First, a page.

Asset Class Returns - 3/31/2022

Kirk Kreikemeier |

Here is this month’s market summary.  Unless noted, the time frame is year-to-date with screen shots through 4/1/2022.

March Madness was present in the bond markets this past month.  This blog post will have more rate graphs than usual because of it.  Equity markets can be negatively impacted by rising rates also, especially growth stocks, but this month was not that time.  Even REITs, also sensitive to rising rates, had positive returns as the inflationary component won over.  But what is the biggest red on the table below – both monthly and YTD?  Long-term treasuries.  The biggest green?  Commodities continues the rally on the back of Ukraine/Russia war – and not just driven by energy.

Let’s first look at the major asset class graph.  This month the graphs display the past 12 months return.  Seeing any positive return is surprising given the backdrop but US Large Caps and REITs had a solid monthly return.  Part of this may have been a bit of a relief rally, but the favorable returns are surprising given the active Fed.  Emerging markets lagged this month, though on a YTD basis both US and Int’l equities have similar negative returns.

Now on to those bonds…

I will start with the usual rate graph.  You will see this past month rates really shot up, especially on the short-end of the curve.  After the Fed meeting on March 16th where short-rates were raised 0.25%, many Fed officials the following week began talking about the potential for a 0.50% hike at the May meeting.  This drove up short rates (3mth, 2- and 5-year).  You may have heard in the news the “flat yield curve” or “inverted yield curve indicating recession”.  What that commonly means is the 2-year yield is greater than 10-year yield.  This can be seen as the rates are all converging around the 2.45% area in the graph below.  Bear in mind even IF this signaled an upcoming recession, it is typically at least a year or longer before occurring.  Fed officials also believe that is the wrong curve to monitor and instead favor the current 3 month T-Bill vs. the implied 3 month T-Bill 18 months from now.  I also believe the 10-year is being distorted by the Fed’s purchases of bonds which they stopped in early March and may announce plans to begin reducing the balance sheet at the May FOMC meeting.

Does the Fed own enough bonds with longer maturities to make a difference?  Yes.  The following graph shows the total Fed balance sheet (yes, that is in trillions!) along with treasuries and mortgage-backed securities owned with 10-years or longer in maturity.  How the Fed reduces the balance sheet is expected to be announced at the May FOMC meeting.  Just letting bonds mature without reinvestment is a likely option, but will the Fed decide to sell longer-dated bonds if the yield curve inverts by a larger amount?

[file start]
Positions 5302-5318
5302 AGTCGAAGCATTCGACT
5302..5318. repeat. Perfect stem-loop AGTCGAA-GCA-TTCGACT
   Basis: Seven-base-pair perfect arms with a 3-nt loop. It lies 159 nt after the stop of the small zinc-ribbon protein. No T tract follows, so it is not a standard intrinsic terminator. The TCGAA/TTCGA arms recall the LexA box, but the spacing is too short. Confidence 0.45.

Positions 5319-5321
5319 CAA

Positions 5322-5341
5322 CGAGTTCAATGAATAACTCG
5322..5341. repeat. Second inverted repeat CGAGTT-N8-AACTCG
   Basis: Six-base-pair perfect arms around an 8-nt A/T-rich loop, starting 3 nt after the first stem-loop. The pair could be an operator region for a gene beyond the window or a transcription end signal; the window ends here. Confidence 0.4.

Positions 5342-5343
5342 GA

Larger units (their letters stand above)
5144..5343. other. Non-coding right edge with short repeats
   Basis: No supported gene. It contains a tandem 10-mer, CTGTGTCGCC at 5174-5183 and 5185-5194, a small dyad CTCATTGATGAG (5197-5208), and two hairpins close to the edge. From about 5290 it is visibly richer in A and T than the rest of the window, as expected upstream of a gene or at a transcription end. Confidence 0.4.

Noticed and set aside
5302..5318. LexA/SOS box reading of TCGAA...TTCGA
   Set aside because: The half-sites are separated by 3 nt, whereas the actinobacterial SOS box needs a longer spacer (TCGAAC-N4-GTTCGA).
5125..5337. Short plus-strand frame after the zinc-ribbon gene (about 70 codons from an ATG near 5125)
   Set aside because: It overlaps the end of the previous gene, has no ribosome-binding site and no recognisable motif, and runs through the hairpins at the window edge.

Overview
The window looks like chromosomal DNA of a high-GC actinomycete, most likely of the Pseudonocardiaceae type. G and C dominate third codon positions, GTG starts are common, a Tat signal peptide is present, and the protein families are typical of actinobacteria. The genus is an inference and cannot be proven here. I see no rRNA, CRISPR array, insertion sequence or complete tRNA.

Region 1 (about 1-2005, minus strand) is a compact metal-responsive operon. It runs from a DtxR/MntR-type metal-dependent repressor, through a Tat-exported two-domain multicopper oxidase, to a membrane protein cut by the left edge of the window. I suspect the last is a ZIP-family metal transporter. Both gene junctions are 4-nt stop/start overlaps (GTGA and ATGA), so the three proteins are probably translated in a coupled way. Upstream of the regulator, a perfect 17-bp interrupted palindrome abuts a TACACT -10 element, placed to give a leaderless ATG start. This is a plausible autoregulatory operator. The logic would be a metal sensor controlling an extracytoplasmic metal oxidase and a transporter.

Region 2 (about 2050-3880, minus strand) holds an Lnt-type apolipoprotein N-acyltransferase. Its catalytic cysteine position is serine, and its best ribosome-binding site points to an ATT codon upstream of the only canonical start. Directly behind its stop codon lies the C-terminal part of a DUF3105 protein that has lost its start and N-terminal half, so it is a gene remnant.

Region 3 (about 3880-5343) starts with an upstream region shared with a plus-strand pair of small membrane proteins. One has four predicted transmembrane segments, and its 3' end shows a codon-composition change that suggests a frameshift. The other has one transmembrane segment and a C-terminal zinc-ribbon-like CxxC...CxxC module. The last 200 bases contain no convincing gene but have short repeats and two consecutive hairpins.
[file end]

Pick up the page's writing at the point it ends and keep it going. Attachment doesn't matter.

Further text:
In addition to the negative returns of one’s bond funds this past quarter, another area this is impacting individuals is in mortgage rates.  After sub-3% rates in late 2020 due to low rates from Fed buying bonds, the mortgage rate had been drfting up through the end of last year but has sky-rocketed so far this year, especially this past month.  The monthly mortgage payment using a 2.80% mortgage from late 2020 versus the 4.80% rate now results in a monthly payment about 27% higher!  The impact on the housing market will have to be watched, though perhaps not in those states that are attracting out-of-state buyers that are paying with cash.

May 4th is the conclusion of the next FOMC meeting.  The current Fed regime doesn’t like to surprise the markets.  The Fed Funds futures are pricing in a 70% chance of a 0.50% rate hike in May (Source: CME FedWatch - 4/1/2022).  Given the many Fed speakers that are reinforcing that move during recent speeches makes it more likely to happen.  Details of the balance sheet reduction will also be watched closely.  For those with active Home Equity Lines of Credit, expect that rate to keep rising in lockstep with the Fed increases.  And given the high inflation and the Fed's commitment to fight it, it is very likely that HEL rates may be above 6% by year-end, so plan accordingly.

April showers bring May flowers.  And for those living in Chicagoland area, Tom Skilling said we will gain 1 hour and 17 minutes of extra daylight from 4/1 to 4/30, so we have that going for us!


Posted by Kirk, a fee-only financial advisor who looks at your complete financial picture through the lens of a multi-disciplined, credentialed professional.